July 21, 2020
NCAA women’s basketball committee contemplates options with 2020-21 season in question
Committee chair Nina King says all options are on the table
Welcome to The Next: A basketball newsroom brought to you by The IX. 24/7/365 women’s basketball coverage, written, edited and photographed by our young, diverse staff, dedicated to breaking news, analysis, historical deep dives and projections about the game we love.
Subscribe to make sure this vital work, creating a pipeline of young, diverse media professionals to write, edit and photograph the great game, continues and grows. Subscriptions include some exclusive content, but the reason for subscriptions is a simple one: making sure our writers and editors creating 24/7/365 women’s basketball coverage get paid to do it.
Right around now, the NCAA women’s basketball committee should be in San Antonio for its annual summer meeting at the site of the upcoming Final Four. Members should be touring the facilities, working out logistics, and getting on the same page to help produce the 2021 edition of the sport’s biggest event, the NCAA Tournament.
With the COVID-19 pandemic still exercising its stranglehold on the college sports world, the committee instead met virtually last week for two days over Zoom. And with a full college basketball season becoming less likely by the day, the committee came out of those meetings without a clear answer as to what the NCAA Tournament will look like, if there is one at all.
“There are still so many questions going into this year,” committee chair Nina King said in an interview with The Next. “First and foremost, our priority is protecting the integrity of the process and coming up with the very best bracket that we can, given the circumstances.”
One possible set of circumstances: a season that starts in January instead of November, featuring only conference games.
The advantages would be two-fold: First, the obvious, which is that it buys the world an extra two months to get a better handle on this virus and make potential treatments available. Second, it allows conferences to standardize their procedures based on the needs and resources of their members. Schools could travel to each other’s campuses and interact knowing they are all following the same COVID-19 rule book.
If this happens, however, it would significantly change how the committee approaches the NCAA Tournament. Without non-conference games, the committee won’t be able to assess how teams from outside of the power structure perform against the nation’s best. There would also be significantly fewer head-to-head matchups among tournament teams and far fewer data points to draw from. It may be easy to rank the top teams in the ACC, but comparing them to, say, the top teams in the Big Ten, would suddenly become more subjective than data driven.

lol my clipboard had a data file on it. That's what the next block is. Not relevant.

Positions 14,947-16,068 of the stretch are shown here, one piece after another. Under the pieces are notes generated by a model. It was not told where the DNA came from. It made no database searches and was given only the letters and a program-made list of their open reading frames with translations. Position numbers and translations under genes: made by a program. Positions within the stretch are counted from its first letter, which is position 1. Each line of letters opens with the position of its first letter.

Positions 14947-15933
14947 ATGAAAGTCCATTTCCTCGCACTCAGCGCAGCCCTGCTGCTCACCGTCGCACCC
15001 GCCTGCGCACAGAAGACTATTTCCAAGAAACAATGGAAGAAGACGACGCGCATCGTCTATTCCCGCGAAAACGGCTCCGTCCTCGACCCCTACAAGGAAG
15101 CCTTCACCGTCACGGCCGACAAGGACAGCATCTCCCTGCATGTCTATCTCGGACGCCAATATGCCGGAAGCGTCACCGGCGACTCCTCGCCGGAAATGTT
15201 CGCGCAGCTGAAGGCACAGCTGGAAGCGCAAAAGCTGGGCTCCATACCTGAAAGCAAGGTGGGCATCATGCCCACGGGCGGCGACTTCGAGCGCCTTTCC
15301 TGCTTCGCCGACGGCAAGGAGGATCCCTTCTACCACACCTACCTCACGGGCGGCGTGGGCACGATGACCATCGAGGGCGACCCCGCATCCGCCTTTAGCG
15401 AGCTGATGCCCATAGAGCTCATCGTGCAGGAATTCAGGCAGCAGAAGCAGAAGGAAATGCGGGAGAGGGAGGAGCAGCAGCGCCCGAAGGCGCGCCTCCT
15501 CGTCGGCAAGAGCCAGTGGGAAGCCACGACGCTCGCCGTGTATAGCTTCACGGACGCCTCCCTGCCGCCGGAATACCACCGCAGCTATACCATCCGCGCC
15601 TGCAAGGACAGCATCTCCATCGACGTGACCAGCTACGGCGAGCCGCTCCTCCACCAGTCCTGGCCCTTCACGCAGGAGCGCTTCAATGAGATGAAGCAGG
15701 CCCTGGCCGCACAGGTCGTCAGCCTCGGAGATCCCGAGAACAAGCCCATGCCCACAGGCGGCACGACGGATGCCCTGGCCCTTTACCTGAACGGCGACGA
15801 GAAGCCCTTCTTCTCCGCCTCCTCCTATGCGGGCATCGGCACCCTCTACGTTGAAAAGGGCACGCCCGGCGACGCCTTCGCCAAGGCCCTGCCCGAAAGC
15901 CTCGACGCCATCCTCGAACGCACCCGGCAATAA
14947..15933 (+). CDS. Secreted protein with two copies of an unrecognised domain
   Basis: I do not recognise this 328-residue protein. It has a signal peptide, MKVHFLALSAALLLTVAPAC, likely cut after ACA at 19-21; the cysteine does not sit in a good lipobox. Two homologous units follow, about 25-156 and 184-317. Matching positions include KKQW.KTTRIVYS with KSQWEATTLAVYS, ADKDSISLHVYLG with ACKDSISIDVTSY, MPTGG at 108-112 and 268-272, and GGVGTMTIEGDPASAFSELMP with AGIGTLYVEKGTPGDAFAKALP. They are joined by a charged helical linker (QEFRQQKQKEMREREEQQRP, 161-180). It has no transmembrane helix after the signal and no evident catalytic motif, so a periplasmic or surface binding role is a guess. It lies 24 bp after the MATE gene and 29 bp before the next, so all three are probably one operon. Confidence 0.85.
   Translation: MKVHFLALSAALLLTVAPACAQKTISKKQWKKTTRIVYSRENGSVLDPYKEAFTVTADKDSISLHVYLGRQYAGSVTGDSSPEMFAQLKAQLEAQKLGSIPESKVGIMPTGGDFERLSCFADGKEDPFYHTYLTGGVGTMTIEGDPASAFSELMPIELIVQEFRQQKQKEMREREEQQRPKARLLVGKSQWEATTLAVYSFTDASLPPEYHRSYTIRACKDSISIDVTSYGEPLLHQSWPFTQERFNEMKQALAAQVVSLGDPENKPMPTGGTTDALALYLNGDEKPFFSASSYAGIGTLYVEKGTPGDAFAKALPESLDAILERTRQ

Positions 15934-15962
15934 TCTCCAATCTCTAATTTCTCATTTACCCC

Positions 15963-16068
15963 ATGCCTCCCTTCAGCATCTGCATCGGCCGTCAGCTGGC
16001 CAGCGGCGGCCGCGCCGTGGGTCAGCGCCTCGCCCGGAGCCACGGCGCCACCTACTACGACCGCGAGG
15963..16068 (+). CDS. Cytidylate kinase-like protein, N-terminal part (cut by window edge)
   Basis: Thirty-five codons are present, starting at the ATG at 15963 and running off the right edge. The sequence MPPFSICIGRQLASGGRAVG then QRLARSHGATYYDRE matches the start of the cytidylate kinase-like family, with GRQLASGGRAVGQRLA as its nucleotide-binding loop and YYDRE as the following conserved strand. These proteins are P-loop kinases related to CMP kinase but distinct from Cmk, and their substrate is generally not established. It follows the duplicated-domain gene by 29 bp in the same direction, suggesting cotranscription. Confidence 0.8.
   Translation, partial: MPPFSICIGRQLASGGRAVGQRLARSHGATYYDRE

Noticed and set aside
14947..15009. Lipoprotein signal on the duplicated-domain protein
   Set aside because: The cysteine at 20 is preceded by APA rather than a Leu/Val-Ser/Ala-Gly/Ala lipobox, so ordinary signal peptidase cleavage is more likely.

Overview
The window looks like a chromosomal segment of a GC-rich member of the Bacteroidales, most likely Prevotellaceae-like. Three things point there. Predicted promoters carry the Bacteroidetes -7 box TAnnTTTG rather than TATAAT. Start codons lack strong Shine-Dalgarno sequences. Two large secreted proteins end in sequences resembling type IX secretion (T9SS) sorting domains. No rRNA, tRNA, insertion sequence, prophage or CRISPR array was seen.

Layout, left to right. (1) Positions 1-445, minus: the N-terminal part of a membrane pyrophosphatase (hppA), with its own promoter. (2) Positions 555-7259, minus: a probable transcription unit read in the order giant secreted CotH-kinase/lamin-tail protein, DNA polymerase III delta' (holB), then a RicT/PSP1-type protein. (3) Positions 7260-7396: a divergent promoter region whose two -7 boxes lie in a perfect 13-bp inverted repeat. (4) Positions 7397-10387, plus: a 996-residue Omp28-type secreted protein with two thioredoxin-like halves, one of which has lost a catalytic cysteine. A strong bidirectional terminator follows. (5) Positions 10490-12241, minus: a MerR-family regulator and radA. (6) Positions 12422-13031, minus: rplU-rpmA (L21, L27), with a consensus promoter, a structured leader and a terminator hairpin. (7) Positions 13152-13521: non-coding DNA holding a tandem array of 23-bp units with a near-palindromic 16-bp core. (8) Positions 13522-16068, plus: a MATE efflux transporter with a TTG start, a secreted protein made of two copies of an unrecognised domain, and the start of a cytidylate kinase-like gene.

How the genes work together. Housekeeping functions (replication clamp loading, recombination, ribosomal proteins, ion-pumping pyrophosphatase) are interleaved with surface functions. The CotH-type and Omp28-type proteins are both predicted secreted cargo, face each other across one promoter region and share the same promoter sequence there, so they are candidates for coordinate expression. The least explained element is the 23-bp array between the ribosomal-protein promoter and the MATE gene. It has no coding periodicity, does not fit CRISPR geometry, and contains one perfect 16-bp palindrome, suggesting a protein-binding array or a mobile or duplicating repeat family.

Of course, if your average bracket enthusiast online can figure out those problems, the committee must also be aware. And it is. King, who is also the deputy director of athletics at Duke, says specifics have not yet been discussed on how the selection process — or the tournament itself — might change, but she also said she would not rule anything out, including a one-year change in the tournament format.
“I don’t think anything is off the table,” she said. “We just have to be flexible.”
One change was going to happen this year, regardless; the women’s game has adopted its version of the NET to replace the RPI. The men’s game has used the NET for two years now and has tweaked it to fit its needs. King says the version of the NET that the women will use is similar to the current men’s version with slight (secret) changes. If non-conference games are eliminated this season, however, that will significantly reduce the sample size the NET will use and impact teams’ strength of schedules. King and the rest of the committee will have to find another way to compare teams in different leagues, knowing the NET may not be reliable. King says the NCAA is studying how the NET might be impacted and will work with the team at Google that helped develop the formula in the first place to figure out how to proceed.
The committee will meet again this summer at a date to be determined. Traditionally, it would be around the time of the mock selection event — an annual meeting in Indianapolis where committee members, coaches, and media can participate in putting together a fake bracket, using the same criteria that the committee will use in March. This year, a date on a virtual version of this has not been set, but the committee will meet again at some point before the fall. Hopefully by that point, the committee can emerge with more clarity on what the tournament will look like, if there is even a season at all.
“I’m hopeful there is going to be a season,” King said, not exactly brimming with confidence. It underscores the theme of the summer at the NCAA: nothing is for certain.